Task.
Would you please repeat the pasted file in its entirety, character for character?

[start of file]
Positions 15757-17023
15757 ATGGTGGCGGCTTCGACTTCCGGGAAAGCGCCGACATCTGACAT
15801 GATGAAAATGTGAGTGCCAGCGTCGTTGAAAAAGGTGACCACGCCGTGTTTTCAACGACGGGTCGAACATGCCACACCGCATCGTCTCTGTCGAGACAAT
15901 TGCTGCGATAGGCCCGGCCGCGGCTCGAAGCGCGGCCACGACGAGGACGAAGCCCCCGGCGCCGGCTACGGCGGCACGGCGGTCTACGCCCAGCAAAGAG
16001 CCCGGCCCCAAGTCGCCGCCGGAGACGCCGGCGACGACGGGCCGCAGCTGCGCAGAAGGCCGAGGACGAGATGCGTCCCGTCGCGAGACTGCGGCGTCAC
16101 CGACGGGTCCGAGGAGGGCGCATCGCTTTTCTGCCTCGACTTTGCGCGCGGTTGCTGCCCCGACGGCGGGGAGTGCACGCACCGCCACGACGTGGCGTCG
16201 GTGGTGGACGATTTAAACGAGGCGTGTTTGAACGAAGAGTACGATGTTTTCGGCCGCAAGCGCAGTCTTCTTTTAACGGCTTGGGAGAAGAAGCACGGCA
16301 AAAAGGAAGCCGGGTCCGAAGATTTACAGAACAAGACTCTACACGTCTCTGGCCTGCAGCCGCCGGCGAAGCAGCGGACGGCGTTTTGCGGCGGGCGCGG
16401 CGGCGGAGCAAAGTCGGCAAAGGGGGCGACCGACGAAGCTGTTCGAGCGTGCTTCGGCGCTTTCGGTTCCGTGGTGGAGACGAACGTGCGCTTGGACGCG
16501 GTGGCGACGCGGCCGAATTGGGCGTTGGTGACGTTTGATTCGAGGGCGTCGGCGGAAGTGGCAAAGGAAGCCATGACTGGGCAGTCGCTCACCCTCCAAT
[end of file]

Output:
Positions 15757-17023
15757 ATGGTGGCGGCTTCGACTTCCGGGAAAGCGCCGACATCTGACAT
15801 GATGAAAATGTGAGTGCCAGCGTCGTTGAAAAAGGTGACCACGCCGTGTTTTCAACGACGGGTCGAACATGCCACACCGCATCGTCTCTGTCGAGACAAT
15901 TGCTGCGATAGGCCCGGCCGCGGCTCGAAGCGCGGCCACGACGAGGACGAAGCCCCCGGCGCCGGCTACGGCGGCACGGCGGTCTACGCCCAGCAAAGAG
16001 CCCGGCCCCAAGTCGCCGCCGGAGACGCCGGCGACGACGGGCCGCAGCTGCGCAGAAGGCCGAGGACGAGATGCGTCCCGTCGCGAGACTGCGGCGTCAC
16101 CGACGGGTCCGAGGAGGGCGCATCGCTTTTCTGCCTCGACTTTGCGCGCGGTTGCTGCCCCGACGGCGGGGAGTGCACGCACCGCCACGACGTGGCGTCG
16201 GTGGTGGACGATTTAAACGAGGCGTGTTTGAACGAAGAGTACGATGTTTTCGGCCGCAAGCGCAGTCTTCTTTTAACGGCTTGGGAGAAGAAGCACGGCA
16301 AAAAGGAAGCCGGGTCCGAAGATTTACAGAACAAGACTCTACACGTCTCTGGCCTGCAGCCGCCGGCGAAGCAGCGGACGGCGTTTTGCGGCGGGCGCGG
16401 CGGCGGAGCAAAGTCGGCAAAGGGGGCGACCGACGAAGCTGTTCGAGCGTGCTTCGGCGCTTTCGGTTCCGTGGTGGAGACGAACGTGCGCTTGGACGCG
16501 GTGGCGACGCGGCCGAATTGGGCGTTGGTGACGTTTGATTCGAGGGCGTCGGCGGAAGTGGCAAAGGAAGCCATGACTGGGCAGTCGCTCACCCTCCAAT